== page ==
- Employees do not become insulated from all adverse employment actions after making discrimination complaints or engaging in protected activity. In the enforcement guidance, the EEOC acknowledged, “The anti-retaliation protections does not mean that employees can immunize themselves from consequences for poor performance or improper behavior by raising an internal EEO allegation or filing a discrimination claim with an enforcement agency. Employers remain free to discipline or terminate employees for legitimate, non-discriminatory, non-retaliatory reasons, notwithstanding any prior protected activity.” Therefore, it is critical that employers properly document and attempt to correct poor performance and improper behavior on a consistent basis in order to support taking adverse employment actions against employees who have engaged in prior protected activity.
- Lack of knowledge of the employee’s protected activity is a complete defense. The EEOC noted that a common defense to retaliation claims is the decisionmaker’s lack of awareness of the protected activity. Retaliation cannot be shown where the decisionmaker was unaware of the protected activity, because the employee cannot establish a causal connection between his or her protected activity and the action taken. In order for employers to avail themselves of this defense, managers who receive complaints should not publicly discuss the complaint or share information about the EEO activity with any other managers or subordinates. All information regarding EEO activity/complaints should be shared only on a need-to-know basis and should be properly investigated and handled by appropriate human resources personnel.
The enforcement guidance outlined several “promising practices” that may reduce the risk of violations. These practices include:
Employers should maintain a written, plain-language anti-retaliation policy, and provide practical guidance on the employer’s expectations with user-friendly examples of how to handle EEO activity.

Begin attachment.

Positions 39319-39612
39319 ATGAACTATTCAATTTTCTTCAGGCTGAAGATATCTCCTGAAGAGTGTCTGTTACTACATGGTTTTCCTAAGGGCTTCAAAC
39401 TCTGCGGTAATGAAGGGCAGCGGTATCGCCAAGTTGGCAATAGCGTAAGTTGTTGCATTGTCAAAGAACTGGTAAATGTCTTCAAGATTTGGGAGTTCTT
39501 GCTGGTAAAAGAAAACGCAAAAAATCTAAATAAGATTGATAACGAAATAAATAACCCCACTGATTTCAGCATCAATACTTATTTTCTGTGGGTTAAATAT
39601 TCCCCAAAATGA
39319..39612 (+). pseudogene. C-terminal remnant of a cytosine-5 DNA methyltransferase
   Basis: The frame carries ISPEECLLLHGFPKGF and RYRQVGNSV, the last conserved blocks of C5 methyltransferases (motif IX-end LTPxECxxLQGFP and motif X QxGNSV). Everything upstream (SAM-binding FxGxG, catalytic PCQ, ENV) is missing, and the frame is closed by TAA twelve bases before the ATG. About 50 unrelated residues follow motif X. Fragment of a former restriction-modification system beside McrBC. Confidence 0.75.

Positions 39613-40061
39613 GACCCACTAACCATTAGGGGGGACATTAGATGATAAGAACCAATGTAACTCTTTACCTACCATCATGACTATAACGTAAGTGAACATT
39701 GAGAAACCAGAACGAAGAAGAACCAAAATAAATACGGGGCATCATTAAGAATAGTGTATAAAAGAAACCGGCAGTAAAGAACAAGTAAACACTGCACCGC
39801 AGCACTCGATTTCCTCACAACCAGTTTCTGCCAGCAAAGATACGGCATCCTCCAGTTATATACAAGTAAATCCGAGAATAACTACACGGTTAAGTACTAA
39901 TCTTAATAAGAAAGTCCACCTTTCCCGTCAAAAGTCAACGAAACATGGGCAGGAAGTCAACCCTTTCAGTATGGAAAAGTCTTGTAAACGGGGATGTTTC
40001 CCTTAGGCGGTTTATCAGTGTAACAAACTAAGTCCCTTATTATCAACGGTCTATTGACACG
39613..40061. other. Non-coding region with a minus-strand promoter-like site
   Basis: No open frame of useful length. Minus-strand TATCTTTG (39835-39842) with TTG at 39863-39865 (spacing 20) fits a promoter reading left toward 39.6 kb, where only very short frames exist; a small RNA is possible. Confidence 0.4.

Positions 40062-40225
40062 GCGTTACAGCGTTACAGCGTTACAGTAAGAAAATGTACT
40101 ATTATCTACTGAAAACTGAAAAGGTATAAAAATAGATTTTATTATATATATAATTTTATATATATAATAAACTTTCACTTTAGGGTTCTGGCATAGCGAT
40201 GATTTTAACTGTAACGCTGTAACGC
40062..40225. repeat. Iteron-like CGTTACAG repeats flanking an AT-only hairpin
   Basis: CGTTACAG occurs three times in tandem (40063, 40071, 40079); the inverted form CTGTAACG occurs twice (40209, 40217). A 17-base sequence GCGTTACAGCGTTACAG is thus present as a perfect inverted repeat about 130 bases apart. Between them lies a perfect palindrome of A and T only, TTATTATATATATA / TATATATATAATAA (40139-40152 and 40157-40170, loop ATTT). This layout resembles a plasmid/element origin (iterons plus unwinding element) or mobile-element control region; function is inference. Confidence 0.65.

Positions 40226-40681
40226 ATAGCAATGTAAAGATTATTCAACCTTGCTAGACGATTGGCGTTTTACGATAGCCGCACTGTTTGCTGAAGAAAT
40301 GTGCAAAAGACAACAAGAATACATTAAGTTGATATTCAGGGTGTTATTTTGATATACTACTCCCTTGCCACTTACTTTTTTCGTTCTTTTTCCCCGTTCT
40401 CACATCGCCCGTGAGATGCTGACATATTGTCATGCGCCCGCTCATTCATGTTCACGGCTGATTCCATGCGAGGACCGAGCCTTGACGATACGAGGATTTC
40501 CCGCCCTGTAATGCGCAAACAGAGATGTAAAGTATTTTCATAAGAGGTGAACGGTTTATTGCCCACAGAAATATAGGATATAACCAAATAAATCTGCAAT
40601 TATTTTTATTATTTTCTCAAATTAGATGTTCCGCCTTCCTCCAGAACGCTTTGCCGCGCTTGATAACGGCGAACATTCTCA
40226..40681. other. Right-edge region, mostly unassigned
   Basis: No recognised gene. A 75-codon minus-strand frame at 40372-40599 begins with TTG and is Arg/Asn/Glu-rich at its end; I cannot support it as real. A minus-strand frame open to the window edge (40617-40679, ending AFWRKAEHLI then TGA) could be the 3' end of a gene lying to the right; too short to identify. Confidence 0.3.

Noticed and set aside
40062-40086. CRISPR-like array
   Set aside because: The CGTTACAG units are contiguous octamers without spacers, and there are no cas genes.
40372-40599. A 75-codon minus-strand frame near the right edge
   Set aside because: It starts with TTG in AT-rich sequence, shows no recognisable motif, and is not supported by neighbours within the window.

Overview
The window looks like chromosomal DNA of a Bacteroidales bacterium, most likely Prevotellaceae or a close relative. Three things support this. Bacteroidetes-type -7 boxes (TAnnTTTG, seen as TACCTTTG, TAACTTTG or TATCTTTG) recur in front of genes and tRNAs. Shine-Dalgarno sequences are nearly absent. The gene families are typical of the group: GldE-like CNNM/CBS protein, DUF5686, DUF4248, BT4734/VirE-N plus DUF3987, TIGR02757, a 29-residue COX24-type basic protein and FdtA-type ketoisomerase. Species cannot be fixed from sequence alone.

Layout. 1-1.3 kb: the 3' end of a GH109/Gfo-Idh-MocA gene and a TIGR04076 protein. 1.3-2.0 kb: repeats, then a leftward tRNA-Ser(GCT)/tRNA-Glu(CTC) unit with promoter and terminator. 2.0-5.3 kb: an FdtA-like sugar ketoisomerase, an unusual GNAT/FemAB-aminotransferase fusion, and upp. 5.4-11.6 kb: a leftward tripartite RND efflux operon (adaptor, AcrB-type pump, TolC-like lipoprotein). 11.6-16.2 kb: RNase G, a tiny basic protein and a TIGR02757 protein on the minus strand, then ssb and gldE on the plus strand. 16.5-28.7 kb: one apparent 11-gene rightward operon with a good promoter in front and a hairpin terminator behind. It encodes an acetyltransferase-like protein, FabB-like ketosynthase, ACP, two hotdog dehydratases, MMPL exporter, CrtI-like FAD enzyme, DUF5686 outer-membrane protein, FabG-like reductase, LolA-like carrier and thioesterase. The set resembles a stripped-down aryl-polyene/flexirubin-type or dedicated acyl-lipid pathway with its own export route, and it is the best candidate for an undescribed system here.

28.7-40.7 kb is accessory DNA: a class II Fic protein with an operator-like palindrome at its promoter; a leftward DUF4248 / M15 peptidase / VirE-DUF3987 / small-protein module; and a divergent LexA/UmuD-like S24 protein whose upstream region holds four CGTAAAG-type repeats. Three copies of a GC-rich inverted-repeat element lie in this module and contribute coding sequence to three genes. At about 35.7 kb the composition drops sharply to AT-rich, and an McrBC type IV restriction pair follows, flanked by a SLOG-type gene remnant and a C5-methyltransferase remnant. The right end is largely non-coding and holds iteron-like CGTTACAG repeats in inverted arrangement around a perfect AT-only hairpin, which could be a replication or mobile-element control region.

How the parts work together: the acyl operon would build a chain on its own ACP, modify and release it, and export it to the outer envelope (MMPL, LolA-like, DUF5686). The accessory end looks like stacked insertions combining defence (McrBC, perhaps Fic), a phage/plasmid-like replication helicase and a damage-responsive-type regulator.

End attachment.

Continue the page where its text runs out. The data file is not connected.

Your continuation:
Employers should train all managers, supervisors, and employees on the employer’s written anti-retaliation policy.
Anti-Retaliation Advice and Individualized Support for Employees, Managers, and Supervisors
According to the EEOC, an automatic part of an employer’s response and investigation following EEO allegations should be to provide information to all parties and witnesses regarding the anti-retaliation policy, how to report alleged retaliation, and how to avoid engaging in it. As part of this debriefing, managers and supervisors alleged to have engaged in discrimination should be provided with guidance on how to handle any personal feelings about the allegations when carrying out management duties or interacting in the workplace.
The EEOC encourages employers to check in with employees, managers, and witnesses during the pendency of an EEO matter to inquire if there are any concerns regarding potential or perceived retaliation, and to provide guidance.
Review of Employment Actions to Ensure EEO Compliance
The EEOC proposed that employers consider having a human resources or EEO specialist, counsel, or other individual review proposed employment actions of consequence to ensure they are based on legitimate non-discriminatory, non-retaliatory reasons. These reviewers should require decision makers to identify their reasons for taking consequential actions, and ensure that necessary documentation supports the decision.
A copy of the EEOC’s full enforcement guidance can be found here.